Many people over the years have asked Jack Bogle about his portfolio, hoping to divine the perfect investment mix. It's an especially pressing question now in a volatile market, in which international events are whipsawing stocks.
The founder of Vanguard Group, the world's largest mutual fund company, used to have a really basic portfolio that followed an asset allocation known as the 60-40 rule — 60 percent in a U.S. stock index fund and 40 percent in a U.S. bond index fund. He maintained that allocation for himself for years.
But he recently shifted his strategy by a hair: He's now at 50/50, which makes his portfolio slightly more conservative.
"I just like the idea of having an anchor to the windward," said Bogle, who is 86. "I'm not so much worried about having my estate grow."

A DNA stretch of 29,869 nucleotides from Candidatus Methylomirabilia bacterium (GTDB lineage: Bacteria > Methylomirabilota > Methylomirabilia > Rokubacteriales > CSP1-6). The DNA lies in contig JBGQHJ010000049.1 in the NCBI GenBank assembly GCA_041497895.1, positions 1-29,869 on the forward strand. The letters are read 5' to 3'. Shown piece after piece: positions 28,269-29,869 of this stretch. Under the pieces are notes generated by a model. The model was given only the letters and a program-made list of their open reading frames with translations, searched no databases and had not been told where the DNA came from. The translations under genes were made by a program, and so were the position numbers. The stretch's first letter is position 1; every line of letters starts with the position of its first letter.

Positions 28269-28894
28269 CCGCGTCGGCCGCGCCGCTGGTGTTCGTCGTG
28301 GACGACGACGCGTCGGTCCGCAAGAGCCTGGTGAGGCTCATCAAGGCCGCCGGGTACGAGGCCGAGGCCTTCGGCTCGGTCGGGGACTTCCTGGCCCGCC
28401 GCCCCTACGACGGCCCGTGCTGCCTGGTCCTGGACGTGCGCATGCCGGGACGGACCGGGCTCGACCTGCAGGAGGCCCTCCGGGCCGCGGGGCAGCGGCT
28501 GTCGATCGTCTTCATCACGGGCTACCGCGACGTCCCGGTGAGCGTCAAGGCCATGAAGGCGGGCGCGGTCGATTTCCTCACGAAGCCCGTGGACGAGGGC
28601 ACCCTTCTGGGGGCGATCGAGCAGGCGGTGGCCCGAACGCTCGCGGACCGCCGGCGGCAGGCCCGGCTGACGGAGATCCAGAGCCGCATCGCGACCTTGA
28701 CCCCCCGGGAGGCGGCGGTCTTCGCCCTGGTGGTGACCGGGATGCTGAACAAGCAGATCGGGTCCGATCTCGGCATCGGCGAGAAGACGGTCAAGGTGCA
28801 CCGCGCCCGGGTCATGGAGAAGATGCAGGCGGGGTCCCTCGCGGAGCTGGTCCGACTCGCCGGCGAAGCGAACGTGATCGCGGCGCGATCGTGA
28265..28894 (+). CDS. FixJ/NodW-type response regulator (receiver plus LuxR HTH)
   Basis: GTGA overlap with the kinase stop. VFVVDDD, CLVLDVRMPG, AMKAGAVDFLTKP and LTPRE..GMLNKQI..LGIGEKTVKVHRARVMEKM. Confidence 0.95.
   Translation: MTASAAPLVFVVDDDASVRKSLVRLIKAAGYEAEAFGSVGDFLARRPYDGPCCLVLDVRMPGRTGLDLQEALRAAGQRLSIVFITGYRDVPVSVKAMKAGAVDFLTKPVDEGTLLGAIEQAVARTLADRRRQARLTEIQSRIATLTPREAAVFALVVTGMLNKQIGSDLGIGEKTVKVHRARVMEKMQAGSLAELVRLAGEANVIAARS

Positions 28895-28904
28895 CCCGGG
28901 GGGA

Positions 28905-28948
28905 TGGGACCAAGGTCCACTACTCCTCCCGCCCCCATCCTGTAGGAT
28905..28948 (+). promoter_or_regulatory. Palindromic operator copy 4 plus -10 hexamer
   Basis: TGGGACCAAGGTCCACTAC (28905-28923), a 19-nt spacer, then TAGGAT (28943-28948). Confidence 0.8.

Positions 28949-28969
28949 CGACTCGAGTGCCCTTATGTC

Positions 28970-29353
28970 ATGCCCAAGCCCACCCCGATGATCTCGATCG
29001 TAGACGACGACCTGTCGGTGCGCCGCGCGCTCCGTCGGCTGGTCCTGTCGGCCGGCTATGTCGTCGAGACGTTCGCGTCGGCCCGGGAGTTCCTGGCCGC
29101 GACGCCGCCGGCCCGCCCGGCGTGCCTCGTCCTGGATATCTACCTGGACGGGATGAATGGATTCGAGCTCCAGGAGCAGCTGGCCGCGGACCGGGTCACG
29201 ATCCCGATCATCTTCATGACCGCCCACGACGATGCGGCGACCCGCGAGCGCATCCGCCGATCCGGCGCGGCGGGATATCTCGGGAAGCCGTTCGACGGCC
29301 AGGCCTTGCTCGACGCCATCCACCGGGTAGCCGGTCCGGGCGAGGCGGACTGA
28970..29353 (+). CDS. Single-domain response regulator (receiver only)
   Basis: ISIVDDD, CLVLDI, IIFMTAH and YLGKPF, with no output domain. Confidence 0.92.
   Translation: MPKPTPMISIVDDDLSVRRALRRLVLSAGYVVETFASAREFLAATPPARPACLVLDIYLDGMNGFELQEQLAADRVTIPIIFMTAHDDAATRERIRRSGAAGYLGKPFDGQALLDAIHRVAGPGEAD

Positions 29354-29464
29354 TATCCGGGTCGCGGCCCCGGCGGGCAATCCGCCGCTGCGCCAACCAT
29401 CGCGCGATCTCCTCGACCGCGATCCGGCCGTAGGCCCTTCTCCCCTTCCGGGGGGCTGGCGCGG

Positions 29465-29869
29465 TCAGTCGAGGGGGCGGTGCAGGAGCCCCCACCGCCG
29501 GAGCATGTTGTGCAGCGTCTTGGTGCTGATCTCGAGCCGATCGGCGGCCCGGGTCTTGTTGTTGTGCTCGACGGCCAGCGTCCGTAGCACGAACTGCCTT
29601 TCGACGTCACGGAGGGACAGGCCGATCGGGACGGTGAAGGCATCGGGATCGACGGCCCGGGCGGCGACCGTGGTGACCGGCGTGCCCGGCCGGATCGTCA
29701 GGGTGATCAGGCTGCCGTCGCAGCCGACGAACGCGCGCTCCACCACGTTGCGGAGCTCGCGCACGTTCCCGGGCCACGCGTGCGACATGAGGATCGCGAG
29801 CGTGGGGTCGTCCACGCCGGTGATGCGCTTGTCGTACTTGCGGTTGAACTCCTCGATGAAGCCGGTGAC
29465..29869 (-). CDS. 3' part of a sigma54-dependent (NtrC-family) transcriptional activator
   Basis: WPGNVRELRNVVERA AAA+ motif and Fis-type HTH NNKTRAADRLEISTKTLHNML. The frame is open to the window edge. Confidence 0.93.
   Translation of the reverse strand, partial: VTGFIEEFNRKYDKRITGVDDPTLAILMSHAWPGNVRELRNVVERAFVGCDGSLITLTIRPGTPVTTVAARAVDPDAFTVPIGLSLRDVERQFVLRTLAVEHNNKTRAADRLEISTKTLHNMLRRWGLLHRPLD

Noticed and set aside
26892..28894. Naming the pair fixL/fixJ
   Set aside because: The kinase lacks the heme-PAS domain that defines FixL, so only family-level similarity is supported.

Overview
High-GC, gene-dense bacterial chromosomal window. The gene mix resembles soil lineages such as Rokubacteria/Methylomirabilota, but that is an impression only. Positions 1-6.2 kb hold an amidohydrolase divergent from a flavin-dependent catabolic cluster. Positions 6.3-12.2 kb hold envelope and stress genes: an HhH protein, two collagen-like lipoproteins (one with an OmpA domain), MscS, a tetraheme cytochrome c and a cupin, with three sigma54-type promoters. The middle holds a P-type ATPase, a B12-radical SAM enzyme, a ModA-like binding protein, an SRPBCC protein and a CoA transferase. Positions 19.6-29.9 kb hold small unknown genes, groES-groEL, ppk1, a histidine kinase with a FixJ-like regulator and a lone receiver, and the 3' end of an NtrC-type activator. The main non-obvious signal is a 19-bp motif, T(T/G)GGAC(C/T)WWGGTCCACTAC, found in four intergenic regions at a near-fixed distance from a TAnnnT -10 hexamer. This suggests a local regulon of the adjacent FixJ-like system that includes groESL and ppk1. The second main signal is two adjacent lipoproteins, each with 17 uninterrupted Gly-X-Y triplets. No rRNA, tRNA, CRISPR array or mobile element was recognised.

The most obvious and important characteristic of what Bogle suggests is his advice to mirror the market through an index strategy instead of trying to beat the market. Research has borne out what looked controversial in 1974, when Bogle founded Vanguard.
"When you step back and look in aggregate, passive funds are winning by the cost of the fees," said John Rekenthaler, Chicago-based Morningstar's director of research. "This is Bogle's promise delivered."
The difference isn't huge — in most categories, passively managed funds outperformed by between 0.5 percent and a little over 1 percent — but it's clear. For instance, there were 562 actively managed funds in the U.S. large-growth category and 25 passively managed funds. In the 10 years leading up to Dec. 31, 2014, passively managed funds' asset-weighted return was an average 9.27 percent versus actively managed funds' 8.05 percent, according to Morningstar.